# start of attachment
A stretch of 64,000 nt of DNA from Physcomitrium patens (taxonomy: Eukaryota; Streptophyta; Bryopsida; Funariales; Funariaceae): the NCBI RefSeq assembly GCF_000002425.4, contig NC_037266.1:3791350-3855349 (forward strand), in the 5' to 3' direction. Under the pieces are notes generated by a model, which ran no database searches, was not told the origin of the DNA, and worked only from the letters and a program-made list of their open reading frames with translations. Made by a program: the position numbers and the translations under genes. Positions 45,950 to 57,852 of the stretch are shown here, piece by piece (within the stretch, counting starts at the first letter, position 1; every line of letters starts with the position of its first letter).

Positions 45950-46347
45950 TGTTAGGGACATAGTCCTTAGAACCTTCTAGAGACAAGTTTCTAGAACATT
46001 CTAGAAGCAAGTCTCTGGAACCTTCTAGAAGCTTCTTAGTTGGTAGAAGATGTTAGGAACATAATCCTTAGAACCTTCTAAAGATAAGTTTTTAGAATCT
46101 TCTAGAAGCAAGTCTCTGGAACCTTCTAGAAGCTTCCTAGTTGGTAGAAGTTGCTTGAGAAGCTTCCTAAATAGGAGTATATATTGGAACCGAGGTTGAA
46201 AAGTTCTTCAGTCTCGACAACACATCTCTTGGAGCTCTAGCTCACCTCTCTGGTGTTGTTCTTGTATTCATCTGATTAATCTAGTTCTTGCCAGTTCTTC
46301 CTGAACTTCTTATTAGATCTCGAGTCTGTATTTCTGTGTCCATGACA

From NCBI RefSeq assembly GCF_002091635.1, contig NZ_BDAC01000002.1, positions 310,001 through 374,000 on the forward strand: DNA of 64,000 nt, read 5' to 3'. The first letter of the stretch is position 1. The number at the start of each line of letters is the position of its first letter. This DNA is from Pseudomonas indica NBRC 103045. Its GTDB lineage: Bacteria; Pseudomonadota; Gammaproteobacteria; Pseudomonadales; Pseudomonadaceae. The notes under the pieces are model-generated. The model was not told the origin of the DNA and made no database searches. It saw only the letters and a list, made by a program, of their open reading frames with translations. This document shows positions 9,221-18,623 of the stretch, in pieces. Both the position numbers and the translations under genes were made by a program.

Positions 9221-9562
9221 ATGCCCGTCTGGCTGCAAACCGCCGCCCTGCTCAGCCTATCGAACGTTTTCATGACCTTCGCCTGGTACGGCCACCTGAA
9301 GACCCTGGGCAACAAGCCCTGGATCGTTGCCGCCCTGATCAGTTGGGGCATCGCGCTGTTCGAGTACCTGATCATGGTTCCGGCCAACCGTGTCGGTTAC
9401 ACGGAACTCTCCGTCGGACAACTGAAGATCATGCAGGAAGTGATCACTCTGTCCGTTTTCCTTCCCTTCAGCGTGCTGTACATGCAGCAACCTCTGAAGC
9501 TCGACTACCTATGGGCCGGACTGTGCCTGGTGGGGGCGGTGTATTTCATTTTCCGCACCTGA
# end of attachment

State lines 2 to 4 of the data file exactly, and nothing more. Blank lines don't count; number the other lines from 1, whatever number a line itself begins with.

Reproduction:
Positions 45950-46347
45950 TGTTAGGGACATAGTCCTTAGAACCTTCTAGAGACAAGTTTCTAGAACATT
46001 CTAGAAGCAAGTCTCTGGAACCTTCTAGAAGCTTCTTAGTTGGTAGAAGATGTTAGGAACATAATCCTTAGAACCTTCTAAAGATAAGTTTTTAGAATCT